Congresswomen urge Dirks to improve campus sexual assault prevention and response
Amid a federal investigation and state audit into UC Berkeley’s handling of sexual assault cases, two U.S. congresswomen compiled recommendations to Chancellor Nicholas Dirks on Monday, fewer than three weeks after they met with Dirks and student survivors on campus.
Reps. Jackie Speier, D-San Mateo, and Barbara Lee, D-Oakland,sent a letter to Dirks on Monday outlining recommendations for enhanced prevention and response to sexual assault incidents. Speier and Lee met with Dirks and several UC Berkeley student survivors on April 15 to discuss campus efforts in combating sexual assault.
“UC Berkeley, if it takes the right steps toward prevention, can be a catalyst to end this national epidemic,” Speier said in an statement. “Being assaulted can define a student’s educational experience, and the university should provide survivors the resources they need to recover and be adamant about expelling predators from its campus.”
Speier said in the statement that although she is encouraged by the steps the campus has already taken to address the issues, she was concerned by a number of allegations that UC Berkeley has not adequately handled sexual assault cases.
The campus recently created a survivor support website that guides students through the complaint process and enumerates resources available to them.
Claire Holmes, associate vice chancellor for communications and public affairs, said that although administrators have not yet been able to thoroughly go through the recommendations and develop a formal response, the campus is always open to improving.
“Some of the things (in the letter) may be achievable and some are things we’ll have to look at further,” she said. “We will obviously be cooperating fully with the two congresswomen and we look forward to partnering with them to address the issues.”
The first of the congresswomen’s 10 recommendations calls for enhanced prevention. Acknowledging that UC Berkeley currently has training programs in place for incoming students, Lee and Speier said that the campus needs to move one step further and enforce the mandatory training.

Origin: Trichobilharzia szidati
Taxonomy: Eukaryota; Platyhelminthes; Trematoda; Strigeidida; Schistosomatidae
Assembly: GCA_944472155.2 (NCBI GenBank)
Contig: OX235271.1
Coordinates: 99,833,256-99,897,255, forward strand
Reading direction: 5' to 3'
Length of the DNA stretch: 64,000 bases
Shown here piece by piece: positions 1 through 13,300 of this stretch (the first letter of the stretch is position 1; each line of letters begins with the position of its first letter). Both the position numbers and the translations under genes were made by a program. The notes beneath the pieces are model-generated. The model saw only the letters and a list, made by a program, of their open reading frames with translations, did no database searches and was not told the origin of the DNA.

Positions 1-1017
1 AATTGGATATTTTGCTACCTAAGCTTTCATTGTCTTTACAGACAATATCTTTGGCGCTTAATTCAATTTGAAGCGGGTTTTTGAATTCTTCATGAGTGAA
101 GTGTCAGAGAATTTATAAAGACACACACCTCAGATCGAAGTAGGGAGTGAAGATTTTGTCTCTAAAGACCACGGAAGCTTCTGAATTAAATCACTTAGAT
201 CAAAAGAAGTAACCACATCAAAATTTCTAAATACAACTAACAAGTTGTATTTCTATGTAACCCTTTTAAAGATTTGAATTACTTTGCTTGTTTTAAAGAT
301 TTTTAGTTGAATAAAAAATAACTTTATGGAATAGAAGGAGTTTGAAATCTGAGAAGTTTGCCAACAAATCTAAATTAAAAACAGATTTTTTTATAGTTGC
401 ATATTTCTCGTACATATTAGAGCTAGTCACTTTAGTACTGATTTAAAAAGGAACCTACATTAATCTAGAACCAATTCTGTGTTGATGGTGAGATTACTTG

Students are currently required to attend an EmpowerU session, a 90-minute workshop on violence prevention, but there is no enforcement procedure in place to ensure students attend. The congresswomen highlighted student survivors’ suggestions to block registration until students have attended bystander training and consent workshops.
UC Berkeley senior Shannon Thomas was appreciative of their first recommendation, adding that additional sensitivity and awareness training should be required of staff who handle sexual assault cases.
“A lot of (survivors’ anxiety) had to do with improper training and … misinformation that oftentimes delayed justice or caused more pain and anguish and anxiety,” Thomas said. “It was really unnecessary and could have been avoided had the people in their positions known how to do their jobs.”
Other recommendations included providing peer-to-peer counseling or trauma specialists for sexual assault survivors and making “rape kits” available on college campuses. The congresswomen also urged for adequate academic support and accommodations for survivors.
UC Berkeley sophomore Meghan Warner, who met with the congresswomen in April, said she was excited that they included most, if not all, of the concerns they had discussed during the meeting.
“We don’t have a lot of people with positions of power actively supporting us,” Warner said. “People think I’m just over-exaggerating, but now (sexual assault) is finally being addressed on a national level and people are taking it more seriously.”
Thomas also said it was “heartening” that the congresswomen were highlighting their concerns and supporting their cause, but that she hopes it’s the advice of the students, rather than politicians’, that makes the difference.
“While it’s promising that people from the federal government are standing up for us, the concerns of the students are what really need to be taken into consideration,” Thomas said.
Next month, Speier plans to introduce the Hold Accountable and Lend Transparency on Campus Sexual Assault Act, which would, among other measures, require annual climate surveys on college campuses and increase funding to address the issue across campuses nationwide.
To read this article in its original format click here